This is another in a series of updates on home foreclosure mediation in the United States by Mediate.com News Editor, Keith Seat.
Update on Home Foreclosure Mediation
Oregon’s foreclosure mediation program continues to ramp up, with 400 sessions in August, the busiest month yet. Since Oregon’s new legislation went into place last summer, over 2,200 homeowners have engaged in mediation, a participation rate of 22%. The number of cases ending with agreements and without agreements are just about even. However, 80% of the homeowner participants report in surveys that they were satisfied with the process, even without a favorable outcome. Significantly, 98% of lenders were at least neutral about the process, with 60% reporting they were either satisfied or very satisfied. The Oregonian (September 30, 2014)
Despite litigation by seven large banks trying to invalidated the mortgage foreclosure ordinance of Lynn, Massachusetts, small local banks are complying with the law and resolving foreclosure cases, which Lynn’s attorneys are using in their legal defense. Similar litigation continues against mediation ordinances in Worcester and Springfield. ItemLive.com (September 13, 2014); 22News (September 4, 2014)
Lake County, Illinois, has had some form of success in two-thirds of the cases in its Mortgage Foreclosure Mediation Program that began late in 2013. Lake County News-Sun (August 10, 2014)
Macon County, Illinois, officials have filed an application with the Illinois supreme court seeking to begin a mortgage foreclosure mediation program similar to those in other counties across the state. Funding would come from a grant from the state attorney general’s office and possibly from additional filing fees. Herald-Review.com (October 28, 2014)
Keith L. Seat is a full-time mediator and arbitrator who can effectively assist parties in resolving a wide range of telecommunications, antitrust and other commercial disputes. With over twenty years of legal experience as a mediator, arbitrator, litigator, advocate before executive branch agencies, and key staffer in the legislative and judicial branches, Mr. Seat brings a wealth of experience to his work as a mediator and arbitrator to help parties reach successful resolutions of complex disputes.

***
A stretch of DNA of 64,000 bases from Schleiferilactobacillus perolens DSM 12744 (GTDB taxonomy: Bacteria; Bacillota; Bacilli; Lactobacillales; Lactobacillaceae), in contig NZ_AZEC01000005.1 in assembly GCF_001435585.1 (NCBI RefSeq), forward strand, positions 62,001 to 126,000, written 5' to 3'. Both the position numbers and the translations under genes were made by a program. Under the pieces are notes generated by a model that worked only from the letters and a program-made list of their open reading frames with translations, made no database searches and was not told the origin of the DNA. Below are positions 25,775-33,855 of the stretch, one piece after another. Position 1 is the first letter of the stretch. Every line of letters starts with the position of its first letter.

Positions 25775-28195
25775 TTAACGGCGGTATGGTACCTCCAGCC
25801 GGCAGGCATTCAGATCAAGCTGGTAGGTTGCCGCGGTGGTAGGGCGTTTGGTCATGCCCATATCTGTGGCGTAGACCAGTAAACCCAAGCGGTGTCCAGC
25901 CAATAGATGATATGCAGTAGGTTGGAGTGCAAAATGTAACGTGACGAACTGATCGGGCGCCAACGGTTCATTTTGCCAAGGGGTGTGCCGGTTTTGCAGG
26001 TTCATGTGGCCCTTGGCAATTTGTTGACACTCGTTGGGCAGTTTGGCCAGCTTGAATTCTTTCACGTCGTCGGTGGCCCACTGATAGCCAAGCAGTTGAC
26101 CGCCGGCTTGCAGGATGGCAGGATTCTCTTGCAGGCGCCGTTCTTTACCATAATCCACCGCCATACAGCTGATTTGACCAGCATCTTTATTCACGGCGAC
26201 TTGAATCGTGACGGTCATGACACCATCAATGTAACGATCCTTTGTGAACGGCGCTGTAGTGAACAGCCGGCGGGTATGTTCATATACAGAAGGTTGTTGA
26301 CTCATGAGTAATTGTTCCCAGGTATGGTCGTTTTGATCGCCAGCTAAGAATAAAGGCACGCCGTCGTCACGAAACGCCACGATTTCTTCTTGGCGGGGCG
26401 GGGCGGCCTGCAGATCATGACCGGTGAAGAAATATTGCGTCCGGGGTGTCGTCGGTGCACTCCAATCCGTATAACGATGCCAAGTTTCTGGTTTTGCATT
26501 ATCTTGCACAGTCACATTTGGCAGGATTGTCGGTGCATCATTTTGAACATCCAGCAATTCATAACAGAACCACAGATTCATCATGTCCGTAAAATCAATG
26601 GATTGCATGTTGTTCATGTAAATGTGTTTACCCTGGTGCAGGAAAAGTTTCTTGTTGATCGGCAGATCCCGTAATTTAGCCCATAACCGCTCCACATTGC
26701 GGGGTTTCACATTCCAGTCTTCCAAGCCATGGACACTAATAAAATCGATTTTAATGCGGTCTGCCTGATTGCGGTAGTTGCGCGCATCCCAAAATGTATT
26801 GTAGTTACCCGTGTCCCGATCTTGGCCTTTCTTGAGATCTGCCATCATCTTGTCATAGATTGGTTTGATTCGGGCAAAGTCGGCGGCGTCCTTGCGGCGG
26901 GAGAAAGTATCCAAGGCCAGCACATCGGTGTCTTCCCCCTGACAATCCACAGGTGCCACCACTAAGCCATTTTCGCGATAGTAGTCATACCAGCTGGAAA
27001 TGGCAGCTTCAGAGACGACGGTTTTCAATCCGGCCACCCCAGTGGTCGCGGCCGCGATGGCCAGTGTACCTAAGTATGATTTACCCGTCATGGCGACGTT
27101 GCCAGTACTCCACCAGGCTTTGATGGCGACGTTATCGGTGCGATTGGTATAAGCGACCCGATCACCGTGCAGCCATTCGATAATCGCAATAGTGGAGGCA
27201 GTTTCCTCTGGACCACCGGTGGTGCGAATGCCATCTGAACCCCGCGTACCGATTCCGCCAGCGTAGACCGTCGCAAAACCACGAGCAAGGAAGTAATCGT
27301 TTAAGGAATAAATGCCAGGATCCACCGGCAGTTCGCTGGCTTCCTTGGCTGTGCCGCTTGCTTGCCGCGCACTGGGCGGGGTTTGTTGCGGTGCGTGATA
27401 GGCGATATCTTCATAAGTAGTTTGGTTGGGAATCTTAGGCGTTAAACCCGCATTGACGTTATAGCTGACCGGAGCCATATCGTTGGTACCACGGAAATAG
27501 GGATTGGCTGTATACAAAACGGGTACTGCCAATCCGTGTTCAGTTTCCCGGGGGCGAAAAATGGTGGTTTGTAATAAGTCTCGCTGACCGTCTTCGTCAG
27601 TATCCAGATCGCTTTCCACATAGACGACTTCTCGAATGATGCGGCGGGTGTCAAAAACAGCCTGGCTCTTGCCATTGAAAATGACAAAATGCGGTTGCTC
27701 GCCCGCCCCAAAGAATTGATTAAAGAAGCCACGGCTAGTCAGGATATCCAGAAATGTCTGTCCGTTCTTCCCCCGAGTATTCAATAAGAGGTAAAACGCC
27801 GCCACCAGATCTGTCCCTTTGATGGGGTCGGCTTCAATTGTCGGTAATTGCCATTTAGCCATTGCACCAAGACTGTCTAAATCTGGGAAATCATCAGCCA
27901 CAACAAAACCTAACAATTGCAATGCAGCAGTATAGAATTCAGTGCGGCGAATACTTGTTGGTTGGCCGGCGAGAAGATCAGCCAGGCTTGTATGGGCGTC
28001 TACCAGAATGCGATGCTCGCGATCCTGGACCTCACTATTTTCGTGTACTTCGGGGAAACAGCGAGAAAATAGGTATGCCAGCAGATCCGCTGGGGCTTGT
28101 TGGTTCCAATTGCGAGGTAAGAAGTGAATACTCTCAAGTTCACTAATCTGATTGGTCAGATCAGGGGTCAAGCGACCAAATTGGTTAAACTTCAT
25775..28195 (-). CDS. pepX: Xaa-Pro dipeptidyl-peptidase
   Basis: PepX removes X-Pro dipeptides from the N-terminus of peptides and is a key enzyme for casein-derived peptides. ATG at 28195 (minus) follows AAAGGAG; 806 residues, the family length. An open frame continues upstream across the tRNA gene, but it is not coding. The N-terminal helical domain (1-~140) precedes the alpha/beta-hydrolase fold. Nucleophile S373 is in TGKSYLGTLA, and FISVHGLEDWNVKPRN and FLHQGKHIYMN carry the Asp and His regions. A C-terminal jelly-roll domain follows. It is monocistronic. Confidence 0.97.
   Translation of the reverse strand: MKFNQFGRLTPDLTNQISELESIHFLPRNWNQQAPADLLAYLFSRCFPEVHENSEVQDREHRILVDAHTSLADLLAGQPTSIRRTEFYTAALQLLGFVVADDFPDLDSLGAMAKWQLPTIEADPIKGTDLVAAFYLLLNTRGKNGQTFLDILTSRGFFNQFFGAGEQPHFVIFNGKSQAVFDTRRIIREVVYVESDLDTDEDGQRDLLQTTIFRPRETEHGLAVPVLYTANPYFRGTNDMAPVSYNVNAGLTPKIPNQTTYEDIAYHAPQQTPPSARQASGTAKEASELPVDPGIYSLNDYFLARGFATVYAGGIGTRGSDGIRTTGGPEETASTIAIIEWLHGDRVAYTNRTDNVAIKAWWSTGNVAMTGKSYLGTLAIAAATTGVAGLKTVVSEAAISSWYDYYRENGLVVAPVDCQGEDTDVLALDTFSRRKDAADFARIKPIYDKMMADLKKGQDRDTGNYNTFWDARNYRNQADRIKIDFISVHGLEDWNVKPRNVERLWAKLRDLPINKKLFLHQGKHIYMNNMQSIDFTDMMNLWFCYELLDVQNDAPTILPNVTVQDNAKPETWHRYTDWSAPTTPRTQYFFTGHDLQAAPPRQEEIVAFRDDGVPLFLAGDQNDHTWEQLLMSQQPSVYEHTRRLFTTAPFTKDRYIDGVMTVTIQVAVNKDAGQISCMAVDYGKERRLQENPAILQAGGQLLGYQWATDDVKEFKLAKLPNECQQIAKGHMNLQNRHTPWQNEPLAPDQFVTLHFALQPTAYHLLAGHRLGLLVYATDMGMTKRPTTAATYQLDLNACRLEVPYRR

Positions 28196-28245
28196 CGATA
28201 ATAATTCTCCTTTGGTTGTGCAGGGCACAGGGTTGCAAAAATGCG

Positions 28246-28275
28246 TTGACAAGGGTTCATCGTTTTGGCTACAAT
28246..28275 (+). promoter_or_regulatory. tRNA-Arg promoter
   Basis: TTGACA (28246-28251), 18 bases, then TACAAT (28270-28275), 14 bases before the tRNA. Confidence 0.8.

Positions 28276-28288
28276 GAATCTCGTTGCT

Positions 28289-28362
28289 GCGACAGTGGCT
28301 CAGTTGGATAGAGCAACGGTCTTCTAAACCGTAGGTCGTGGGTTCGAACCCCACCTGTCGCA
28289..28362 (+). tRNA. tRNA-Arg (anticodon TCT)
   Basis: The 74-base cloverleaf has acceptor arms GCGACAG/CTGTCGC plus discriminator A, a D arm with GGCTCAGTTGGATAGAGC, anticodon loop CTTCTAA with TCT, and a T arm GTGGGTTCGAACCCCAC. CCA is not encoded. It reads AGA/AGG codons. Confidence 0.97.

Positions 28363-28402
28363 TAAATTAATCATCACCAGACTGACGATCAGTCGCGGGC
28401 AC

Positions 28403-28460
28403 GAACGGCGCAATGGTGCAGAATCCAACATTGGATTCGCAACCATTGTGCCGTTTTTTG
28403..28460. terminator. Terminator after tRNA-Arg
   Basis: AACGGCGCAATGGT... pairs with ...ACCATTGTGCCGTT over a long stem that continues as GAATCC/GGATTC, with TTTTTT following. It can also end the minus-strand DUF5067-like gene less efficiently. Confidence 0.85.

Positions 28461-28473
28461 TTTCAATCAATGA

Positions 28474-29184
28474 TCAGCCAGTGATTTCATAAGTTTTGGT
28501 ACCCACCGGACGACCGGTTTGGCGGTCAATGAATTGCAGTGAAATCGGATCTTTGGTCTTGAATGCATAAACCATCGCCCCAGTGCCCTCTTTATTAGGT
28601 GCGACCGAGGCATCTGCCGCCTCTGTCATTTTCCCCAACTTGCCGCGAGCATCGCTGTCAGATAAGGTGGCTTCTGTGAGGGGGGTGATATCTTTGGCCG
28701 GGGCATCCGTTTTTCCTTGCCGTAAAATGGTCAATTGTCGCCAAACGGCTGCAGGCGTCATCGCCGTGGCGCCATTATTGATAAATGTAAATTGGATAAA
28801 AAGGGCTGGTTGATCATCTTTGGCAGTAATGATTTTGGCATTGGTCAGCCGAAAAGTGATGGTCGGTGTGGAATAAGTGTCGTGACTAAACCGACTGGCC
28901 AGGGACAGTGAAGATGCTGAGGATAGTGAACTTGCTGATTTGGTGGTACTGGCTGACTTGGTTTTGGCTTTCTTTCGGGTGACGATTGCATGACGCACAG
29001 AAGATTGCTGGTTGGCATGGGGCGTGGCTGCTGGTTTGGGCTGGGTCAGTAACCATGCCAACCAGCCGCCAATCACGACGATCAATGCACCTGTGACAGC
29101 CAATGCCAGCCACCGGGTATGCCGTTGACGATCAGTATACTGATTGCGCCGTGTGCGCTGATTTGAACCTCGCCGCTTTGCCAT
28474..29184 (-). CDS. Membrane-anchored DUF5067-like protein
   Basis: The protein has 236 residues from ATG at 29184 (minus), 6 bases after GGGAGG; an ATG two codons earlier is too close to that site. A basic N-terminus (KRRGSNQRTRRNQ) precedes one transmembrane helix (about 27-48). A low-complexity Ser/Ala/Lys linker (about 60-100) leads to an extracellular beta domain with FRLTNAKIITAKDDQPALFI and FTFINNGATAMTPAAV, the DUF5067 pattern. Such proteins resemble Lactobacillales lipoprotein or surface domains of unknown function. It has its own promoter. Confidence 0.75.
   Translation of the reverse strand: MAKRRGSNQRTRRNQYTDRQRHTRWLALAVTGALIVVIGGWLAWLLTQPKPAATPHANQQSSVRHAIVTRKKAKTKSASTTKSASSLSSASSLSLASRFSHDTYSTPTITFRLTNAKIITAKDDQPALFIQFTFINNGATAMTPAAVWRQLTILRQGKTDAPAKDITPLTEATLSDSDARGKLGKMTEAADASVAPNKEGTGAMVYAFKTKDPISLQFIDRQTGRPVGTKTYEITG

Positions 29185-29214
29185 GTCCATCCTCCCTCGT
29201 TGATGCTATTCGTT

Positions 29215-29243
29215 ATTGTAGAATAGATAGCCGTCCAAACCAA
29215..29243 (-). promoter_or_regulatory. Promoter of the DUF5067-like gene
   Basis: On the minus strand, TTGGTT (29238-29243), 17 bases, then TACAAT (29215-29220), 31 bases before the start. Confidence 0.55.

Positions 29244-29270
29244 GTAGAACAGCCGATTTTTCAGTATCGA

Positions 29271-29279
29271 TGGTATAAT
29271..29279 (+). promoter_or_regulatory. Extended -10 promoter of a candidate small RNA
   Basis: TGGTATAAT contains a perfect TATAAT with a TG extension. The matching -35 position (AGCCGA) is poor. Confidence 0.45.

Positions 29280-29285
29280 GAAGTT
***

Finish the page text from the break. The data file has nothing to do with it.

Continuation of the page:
Mr. Seat began his legal career in a federal clerkship with U.S. District Judge William H. Becker, and then litigated antitrust and commercial disputes for many years at a major Washington law firm, Howrey, Simon, Arnold & White, where he first worked on telecom and technology issues. In 1993, Mr. Seat was named General Counsel of the Antitrust, Business Rights and Competition Subcommittee of the U.S. Senate Judiciary Committee, where he served for four years, playing a significant role in the enactment of the Telecommunications Act of 1996. Returning to the private sector in 1997, Mr. Seat rounded out his experience with a senior in-house counsel position at MCI, one of the nation’s largest telecommunications firms. At MCI, he gained a first-hand appreciation for the important perspective brought to issues and disputes by in-house decision-makers. Mr. Seat also deepened his knowledge of telecom issues and gained experience addressing competition-related issues in the corporate setting, as well as helping resolve disputes among large organizations.